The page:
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By Yuxing Zheng, The Oregonian
Clackamas County crews will begin today or tomorrow to route the Sandy River back to its previous path before its rampaging floodwaters earlier this week jumped the riverbanks, changing the course of the river and overrunning part of East Lolo Pass Road near Welches.
"They're going to move the river back to where it was before, and they're going to be working to establish a temporary road, at least a one-lane road," Dana Robinson, the county's emergency management director, told Clackamas County commissioners at their meeting this morning.
Officials from the county's roads department have obtained a written permit to re-establish Lolo Pass Road after meeting yesterday with officials from the U.S. Army Corps of Engineers and the Department of State Lands, Robinson said.
Heavy rain and melting snowfall over the weekend caused serious flooding along the Sandy River that destroyed East Lolo Pass Road, stranding residents. The National Weather Service said that from 11 a.m. Saturday through 5 p.m. Sunday, 9.51 inches fell at Timberline Lodge.
A footpath was later established for residents to walk out, but vehicles still cannot access the road. The emphasis right now is to establish a temporary road, since it could take weeks and months before a permanent road can be rebuilt.
The flooding also caused an unknown amount of raw sewage to spill into the Sandy River near Welches for about 14 hours Sunday night into Monday.
"The most difficult situation we're facing right now is that we've got about 200 to 250 residents stranded right now on the other side of Lolo Pass Road," Robinson said.
Portland General Electric re-established some poles yesterday and hope to get power back up in the area by the end of the week, she said. PGE crews flew over the area yesterday to take aerial photos to assess the damage, Robinson said, and they're sharing the photos with the county's roads department. UPDATE: PGE restores power to 350 customers.
Clackamas County officials on Tuesday declared a state of emergency because of the flooding and subsequent damage.
"But the likelihood of getting individual assistance is very, very unlikely in this case," Robinson said. "It's not likely to meet the level of thresholds needed for individual assistance."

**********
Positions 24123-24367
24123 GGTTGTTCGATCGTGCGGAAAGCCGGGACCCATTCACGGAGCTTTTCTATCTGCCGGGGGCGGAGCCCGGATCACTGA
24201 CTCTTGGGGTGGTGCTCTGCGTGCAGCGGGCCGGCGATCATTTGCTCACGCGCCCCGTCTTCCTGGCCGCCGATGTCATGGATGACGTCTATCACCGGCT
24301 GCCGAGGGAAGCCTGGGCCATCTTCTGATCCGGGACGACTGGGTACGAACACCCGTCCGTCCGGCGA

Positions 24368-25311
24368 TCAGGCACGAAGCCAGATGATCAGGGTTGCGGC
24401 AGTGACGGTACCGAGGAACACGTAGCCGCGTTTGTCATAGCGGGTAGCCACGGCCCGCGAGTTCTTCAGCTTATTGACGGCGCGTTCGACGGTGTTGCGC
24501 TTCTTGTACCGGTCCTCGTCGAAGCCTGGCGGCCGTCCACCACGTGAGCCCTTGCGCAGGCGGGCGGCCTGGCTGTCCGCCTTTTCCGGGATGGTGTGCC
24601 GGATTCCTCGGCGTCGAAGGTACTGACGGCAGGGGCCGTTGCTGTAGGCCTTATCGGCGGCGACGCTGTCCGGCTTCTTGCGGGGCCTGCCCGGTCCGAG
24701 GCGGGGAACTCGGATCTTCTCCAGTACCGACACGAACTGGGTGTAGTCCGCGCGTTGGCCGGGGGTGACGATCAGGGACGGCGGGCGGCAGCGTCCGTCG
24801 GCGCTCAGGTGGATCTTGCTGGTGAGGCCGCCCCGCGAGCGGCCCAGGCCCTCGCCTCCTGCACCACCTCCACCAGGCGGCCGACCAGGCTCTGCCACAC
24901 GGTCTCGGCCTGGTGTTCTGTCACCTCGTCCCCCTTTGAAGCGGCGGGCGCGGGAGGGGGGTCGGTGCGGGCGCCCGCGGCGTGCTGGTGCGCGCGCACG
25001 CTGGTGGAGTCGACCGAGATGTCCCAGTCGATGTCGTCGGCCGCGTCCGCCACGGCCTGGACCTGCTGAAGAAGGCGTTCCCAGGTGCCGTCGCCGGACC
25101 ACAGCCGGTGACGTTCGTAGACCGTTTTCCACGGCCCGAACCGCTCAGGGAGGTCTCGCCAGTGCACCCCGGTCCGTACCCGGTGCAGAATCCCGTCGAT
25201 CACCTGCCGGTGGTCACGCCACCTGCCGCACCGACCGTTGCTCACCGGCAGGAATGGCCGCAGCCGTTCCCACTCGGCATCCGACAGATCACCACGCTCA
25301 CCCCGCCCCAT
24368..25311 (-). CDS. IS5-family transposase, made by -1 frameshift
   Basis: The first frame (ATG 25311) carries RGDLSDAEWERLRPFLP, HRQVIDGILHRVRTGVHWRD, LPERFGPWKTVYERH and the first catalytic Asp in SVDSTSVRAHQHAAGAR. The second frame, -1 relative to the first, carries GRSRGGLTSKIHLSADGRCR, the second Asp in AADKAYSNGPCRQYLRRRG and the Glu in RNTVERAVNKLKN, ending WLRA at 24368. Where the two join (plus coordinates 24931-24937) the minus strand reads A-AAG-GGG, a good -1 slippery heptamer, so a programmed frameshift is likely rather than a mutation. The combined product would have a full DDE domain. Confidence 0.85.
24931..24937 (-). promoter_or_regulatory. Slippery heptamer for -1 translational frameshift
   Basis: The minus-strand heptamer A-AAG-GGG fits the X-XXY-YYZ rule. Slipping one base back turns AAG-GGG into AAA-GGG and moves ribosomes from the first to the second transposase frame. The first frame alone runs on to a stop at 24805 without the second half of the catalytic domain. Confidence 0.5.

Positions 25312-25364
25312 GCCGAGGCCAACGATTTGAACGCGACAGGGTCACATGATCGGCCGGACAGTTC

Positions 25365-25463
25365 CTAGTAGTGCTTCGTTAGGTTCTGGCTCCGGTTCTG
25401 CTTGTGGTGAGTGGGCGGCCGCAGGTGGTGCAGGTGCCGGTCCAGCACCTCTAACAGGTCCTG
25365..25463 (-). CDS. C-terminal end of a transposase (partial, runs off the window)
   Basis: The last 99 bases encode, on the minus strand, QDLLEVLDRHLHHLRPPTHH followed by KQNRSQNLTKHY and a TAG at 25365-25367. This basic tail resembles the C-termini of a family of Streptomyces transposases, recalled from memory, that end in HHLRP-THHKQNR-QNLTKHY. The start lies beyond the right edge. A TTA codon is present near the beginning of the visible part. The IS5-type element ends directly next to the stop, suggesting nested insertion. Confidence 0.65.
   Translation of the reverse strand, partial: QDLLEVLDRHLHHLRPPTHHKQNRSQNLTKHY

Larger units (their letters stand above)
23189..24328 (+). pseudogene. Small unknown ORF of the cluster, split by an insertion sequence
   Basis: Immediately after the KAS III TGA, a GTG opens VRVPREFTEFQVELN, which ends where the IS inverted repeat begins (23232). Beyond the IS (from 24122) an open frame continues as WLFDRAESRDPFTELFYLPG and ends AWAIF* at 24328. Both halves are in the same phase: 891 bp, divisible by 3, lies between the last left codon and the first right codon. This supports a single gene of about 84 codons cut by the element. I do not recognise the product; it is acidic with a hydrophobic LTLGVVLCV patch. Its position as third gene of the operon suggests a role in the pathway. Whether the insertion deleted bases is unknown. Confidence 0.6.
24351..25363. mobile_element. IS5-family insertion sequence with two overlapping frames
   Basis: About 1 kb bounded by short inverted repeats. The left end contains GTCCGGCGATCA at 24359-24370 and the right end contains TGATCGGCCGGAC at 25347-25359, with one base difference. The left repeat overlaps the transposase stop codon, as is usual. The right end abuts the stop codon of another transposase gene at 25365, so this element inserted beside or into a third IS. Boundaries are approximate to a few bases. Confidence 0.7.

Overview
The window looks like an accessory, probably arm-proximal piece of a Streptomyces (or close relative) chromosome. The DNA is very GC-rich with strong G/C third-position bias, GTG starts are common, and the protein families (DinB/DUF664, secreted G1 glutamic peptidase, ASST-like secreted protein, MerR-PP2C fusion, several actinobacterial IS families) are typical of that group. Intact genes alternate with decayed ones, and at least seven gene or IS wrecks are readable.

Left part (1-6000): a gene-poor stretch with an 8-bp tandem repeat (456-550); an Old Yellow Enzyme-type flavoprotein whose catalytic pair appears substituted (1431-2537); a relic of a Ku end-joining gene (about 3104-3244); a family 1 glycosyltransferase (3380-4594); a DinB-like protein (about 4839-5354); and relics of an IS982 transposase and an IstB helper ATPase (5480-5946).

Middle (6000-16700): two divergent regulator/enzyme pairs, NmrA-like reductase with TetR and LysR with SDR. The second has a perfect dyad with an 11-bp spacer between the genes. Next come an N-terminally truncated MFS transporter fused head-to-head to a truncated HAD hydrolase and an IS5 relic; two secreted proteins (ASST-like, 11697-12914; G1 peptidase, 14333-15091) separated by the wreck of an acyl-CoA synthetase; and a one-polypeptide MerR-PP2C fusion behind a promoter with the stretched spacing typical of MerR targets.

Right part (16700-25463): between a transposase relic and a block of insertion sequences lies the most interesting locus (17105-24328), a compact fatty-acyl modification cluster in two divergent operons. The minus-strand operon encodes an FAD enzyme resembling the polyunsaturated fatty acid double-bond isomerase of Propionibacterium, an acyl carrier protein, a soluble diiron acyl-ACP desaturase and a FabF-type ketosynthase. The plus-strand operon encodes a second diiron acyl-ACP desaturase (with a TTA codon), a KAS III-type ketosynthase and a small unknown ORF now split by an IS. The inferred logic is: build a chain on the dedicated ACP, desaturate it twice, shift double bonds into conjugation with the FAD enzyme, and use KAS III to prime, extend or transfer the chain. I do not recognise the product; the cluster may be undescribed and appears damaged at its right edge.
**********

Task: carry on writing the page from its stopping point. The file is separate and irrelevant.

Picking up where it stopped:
The county needs to have suffered at least an estimated $1.2 million in damages to its roads, bridges and other infrastructure to qualify. The state must also collectively suffer at least $6 million in damages from "the same weather event" to be considered for Federal Emergency Management Agency assistance, Robinson said.
That could happen if other counties also declare states of emergency. Tillamook County, for instance, has suffered flooding along Slab Creek and landslides on Oregon 6. Other coastal counties have also suffered through portions of U.S. 101 flooding or slumping.
No other Oregon county had declared a state of emergency as of yesterday, Robinson said, though the state has asked counties to submit initial damage assessment reports.
Robinson urged residents and business owners with power to report damages to their property by visiting the county website at www.clackamas.us/emergency.
A newer bridge on Lolo Pass Road over the Zigzag River survived the floods but remains closed because the river eroded the ground beneath the south approach.
"While it looks like it is intact, the approach has been significantly damaged," Robinson said.
"It could fall, and it could sink," Chairwoman Lynn Peterson later said.
Clackamas County crews have decided on a design option to stabilize the approach but need to refine the design, hire contractors and obtain permits before proceeding with any work, said Ellen Rogalin, a spokeswoman for the Department of Transportation and Development.
Info meeting on Welches flooding
What: Clackamas County officials will hold a public meeting to provide information and answer questions about the Welches flooding.
When: 9:30 a.m. Saturday
Where: Welches Elementary School, 24901 E. Salmon River Road behind the Hoodland Fire District
Contact: Tim Heider, public affairs coordinator, 503-742-5911
-- Yuxing Zheng